Geonie v. O.D. & P. N.Y., Ltd., 855 N.Y.S.2d 495 (N.Y. App. Div. 2008)
An injured worker, Geonie, filed a negligence suit against multiple defendants, including the general contractor, after stepping into an opening left by the removal of a tile from a raised floor in a computer room. Geonie argued that defendants failed to provide adequate safety devices to protect against an elevation-related hazard and failed to adequately supervise the work area. He further claimed that because the removed tile was discussed at weekly safety meetings, the defendants had, at least, constructive notice of the problem. The trial court dismissed Geonie’s claims under New York Labor Law and his negligence claim against the general contractor.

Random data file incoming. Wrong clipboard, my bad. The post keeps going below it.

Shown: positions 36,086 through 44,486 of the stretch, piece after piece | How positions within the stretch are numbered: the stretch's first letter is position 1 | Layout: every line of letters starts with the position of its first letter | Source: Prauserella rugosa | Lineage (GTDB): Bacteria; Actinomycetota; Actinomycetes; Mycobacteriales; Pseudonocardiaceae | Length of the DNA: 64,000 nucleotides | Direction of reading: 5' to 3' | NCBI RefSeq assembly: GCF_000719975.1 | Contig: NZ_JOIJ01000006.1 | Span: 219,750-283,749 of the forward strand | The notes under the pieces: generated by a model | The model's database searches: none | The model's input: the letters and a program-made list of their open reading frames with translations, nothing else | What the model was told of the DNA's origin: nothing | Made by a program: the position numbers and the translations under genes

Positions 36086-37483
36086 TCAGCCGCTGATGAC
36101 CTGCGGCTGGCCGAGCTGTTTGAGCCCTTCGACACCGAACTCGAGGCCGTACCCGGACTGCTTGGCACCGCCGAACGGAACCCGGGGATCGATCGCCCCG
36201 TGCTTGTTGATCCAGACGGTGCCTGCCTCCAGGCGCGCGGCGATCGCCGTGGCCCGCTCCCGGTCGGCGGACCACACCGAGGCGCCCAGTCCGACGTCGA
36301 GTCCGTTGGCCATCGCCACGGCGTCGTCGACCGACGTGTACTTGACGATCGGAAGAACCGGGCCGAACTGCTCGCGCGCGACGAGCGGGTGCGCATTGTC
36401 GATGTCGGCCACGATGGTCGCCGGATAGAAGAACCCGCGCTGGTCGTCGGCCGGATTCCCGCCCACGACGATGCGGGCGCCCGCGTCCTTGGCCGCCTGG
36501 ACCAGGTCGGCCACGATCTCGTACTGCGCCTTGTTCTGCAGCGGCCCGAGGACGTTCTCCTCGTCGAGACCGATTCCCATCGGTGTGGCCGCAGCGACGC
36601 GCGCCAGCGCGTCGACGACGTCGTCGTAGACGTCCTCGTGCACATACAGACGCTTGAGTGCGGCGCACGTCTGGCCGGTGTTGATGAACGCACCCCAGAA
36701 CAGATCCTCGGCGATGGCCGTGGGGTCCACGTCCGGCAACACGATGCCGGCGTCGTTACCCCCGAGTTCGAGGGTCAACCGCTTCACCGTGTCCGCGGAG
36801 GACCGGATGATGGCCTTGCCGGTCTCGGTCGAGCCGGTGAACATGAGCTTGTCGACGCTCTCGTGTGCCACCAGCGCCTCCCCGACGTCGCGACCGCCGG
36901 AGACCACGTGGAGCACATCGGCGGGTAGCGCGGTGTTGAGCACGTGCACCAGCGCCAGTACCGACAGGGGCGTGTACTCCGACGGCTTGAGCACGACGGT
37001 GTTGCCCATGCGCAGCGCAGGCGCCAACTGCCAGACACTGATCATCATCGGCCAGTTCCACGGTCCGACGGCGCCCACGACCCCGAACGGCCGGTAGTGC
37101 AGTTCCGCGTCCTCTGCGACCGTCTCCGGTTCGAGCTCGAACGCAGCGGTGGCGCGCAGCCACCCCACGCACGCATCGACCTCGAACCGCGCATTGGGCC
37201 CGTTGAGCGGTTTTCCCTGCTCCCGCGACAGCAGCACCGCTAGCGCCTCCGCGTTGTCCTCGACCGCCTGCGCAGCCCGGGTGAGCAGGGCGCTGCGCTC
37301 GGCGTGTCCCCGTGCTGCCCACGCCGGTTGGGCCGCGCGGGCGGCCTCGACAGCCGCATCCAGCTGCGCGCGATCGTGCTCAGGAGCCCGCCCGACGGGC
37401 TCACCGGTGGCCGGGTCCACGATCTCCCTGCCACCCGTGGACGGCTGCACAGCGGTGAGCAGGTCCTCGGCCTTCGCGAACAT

The Appellate Division affirmed the decision of the trial court, holding that the removed tile did not create an elevation-related hazard as contemplated by New York Labor Law § 240(1). The court also found that the contractor exercised adequate control and supervision over the work because it conducted weekly safety meetings with subcontractors, conducted regular walk-throughs of the area, and was empowered to stop work if any unsafe conditions were present. Geonie failed to prove that the contractor had actual notice of the removed tile and the court held that the mere discussion of the issue at weekly safety meetings was insufficient to raise a triable issue of constructive notice.